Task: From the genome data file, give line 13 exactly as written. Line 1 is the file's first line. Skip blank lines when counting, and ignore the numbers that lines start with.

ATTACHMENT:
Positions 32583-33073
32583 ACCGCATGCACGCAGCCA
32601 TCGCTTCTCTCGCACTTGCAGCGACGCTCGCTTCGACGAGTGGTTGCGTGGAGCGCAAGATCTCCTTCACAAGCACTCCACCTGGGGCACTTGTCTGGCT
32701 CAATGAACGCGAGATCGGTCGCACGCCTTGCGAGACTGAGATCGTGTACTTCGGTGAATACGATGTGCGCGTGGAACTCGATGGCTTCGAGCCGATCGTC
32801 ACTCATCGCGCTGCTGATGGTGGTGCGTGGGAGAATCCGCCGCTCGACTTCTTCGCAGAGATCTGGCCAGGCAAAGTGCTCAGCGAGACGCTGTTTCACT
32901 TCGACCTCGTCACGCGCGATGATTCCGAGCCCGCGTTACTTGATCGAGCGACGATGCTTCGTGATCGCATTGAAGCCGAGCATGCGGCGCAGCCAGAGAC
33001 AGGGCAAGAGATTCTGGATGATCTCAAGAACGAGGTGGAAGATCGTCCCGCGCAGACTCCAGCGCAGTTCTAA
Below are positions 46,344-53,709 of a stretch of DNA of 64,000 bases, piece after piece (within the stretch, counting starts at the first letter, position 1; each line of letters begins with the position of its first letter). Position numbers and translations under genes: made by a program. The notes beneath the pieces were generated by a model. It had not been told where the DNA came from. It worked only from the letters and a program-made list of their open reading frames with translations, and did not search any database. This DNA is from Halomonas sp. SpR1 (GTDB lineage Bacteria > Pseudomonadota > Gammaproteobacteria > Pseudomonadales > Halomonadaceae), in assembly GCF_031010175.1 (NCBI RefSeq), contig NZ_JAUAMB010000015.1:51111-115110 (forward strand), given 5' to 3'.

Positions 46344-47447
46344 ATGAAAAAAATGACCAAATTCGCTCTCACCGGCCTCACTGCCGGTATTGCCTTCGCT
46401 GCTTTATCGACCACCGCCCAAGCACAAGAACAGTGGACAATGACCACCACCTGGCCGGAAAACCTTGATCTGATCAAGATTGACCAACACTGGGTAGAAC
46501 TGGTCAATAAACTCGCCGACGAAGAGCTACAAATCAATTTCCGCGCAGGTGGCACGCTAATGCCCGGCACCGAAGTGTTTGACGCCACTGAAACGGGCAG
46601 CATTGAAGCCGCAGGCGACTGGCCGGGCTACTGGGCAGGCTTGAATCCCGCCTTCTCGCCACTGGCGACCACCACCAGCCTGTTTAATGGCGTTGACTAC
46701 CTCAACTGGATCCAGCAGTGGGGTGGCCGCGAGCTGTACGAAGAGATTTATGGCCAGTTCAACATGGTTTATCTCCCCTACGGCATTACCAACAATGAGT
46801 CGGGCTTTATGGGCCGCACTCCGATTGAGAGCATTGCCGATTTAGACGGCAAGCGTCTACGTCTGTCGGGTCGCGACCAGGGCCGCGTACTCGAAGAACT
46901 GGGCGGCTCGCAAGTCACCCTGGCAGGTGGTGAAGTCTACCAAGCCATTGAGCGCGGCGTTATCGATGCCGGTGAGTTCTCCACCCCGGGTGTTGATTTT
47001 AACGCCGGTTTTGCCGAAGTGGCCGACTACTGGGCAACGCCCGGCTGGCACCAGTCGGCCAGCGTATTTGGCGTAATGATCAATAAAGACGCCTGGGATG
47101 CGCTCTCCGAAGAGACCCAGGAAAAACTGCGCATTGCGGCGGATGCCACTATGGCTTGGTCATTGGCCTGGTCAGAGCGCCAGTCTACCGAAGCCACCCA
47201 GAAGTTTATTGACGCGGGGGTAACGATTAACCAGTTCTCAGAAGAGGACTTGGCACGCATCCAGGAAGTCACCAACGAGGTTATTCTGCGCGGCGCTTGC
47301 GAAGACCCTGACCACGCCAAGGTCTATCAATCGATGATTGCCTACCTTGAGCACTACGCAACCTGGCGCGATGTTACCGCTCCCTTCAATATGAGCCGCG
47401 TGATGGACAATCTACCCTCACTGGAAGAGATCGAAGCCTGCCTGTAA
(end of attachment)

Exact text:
46601 CATTGAAGCCGCAGGCGACTGGCCGGGCTACTGGGCAGGCTTGAATCCCGCCTTCTCGCCACTGGCGACCACCACCAGCCTGTTTAATGGCGTTGACTAC